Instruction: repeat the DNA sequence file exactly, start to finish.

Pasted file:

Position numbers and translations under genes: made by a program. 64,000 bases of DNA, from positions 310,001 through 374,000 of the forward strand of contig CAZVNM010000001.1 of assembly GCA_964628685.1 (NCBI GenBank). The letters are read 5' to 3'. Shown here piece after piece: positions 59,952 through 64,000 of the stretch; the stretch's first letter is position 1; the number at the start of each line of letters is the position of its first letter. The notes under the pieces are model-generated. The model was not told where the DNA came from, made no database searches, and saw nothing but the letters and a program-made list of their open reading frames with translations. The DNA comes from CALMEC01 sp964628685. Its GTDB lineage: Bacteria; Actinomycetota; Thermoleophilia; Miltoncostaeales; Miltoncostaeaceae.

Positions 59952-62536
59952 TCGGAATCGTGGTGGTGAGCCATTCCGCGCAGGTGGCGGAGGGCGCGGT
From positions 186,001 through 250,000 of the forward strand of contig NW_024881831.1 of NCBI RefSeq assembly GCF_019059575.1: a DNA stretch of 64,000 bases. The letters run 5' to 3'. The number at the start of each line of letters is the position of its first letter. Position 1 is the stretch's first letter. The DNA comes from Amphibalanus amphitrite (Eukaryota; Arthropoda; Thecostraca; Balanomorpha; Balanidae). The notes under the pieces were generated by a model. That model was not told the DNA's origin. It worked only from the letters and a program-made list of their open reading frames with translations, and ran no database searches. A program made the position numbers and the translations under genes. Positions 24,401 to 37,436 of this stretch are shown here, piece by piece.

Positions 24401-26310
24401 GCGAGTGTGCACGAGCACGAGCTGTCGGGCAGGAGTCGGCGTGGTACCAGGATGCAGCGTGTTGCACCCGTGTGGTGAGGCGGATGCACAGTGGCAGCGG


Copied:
Position numbers and translations under genes: made by a program. 64,000 bases of DNA, from positions 310,001 through 374,000 of the forward strand of contig CAZVNM010000001.1 of assembly GCA_964628685.1 (NCBI GenBank). The letters are read 5' to 3'. Shown here piece after piece: positions 59,952 through 64,000 of the stretch; the stretch's first letter is position 1; the number at the start of each line of letters is the position of its first letter. The notes under the pieces are model-generated. The model was not told where the DNA came from, made no database searches, and saw nothing but the letters and a program-made list of their open reading frames with translations. The DNA comes from CALMEC01 sp964628685. Its GTDB lineage: Bacteria; Actinomycetota; Thermoleophilia; Miltoncostaeales; Miltoncostaeaceae.

Positions 59952-62536
59952 TCGGAATCGTGGTGGTGAGCCATTCCGCGCAGGTGGCGGAGGGCGCGGT
From positions 186,001 through 250,000 of the forward strand of contig NW_024881831.1 of NCBI RefSeq assembly GCF_019059575.1: a DNA stretch of 64,000 bases. The letters run 5' to 3'. The number at the start of each line of letters is the position of its first letter. Position 1 is the stretch's first letter. The DNA comes from Amphibalanus amphitrite (Eukaryota; Arthropoda; Thecostraca; Balanomorpha; Balanidae). The notes under the pieces were generated by a model. That model was not told the DNA's origin. It worked only from the letters and a program-made list of their open reading frames with translations, and ran no database searches. A program made the position numbers and the translations under genes. Positions 24,401 to 37,436 of this stretch are shown here, piece by piece.

Positions 24401-26310
24401 GCGAGTGTGCACGAGCACGAGCTGTCGGGCAGGAGTCGGCGTGGTACCAGGATGCAGCGTGTTGCACCCGTGTGGTGAGGCGGATGCACAGTGGCAGCGG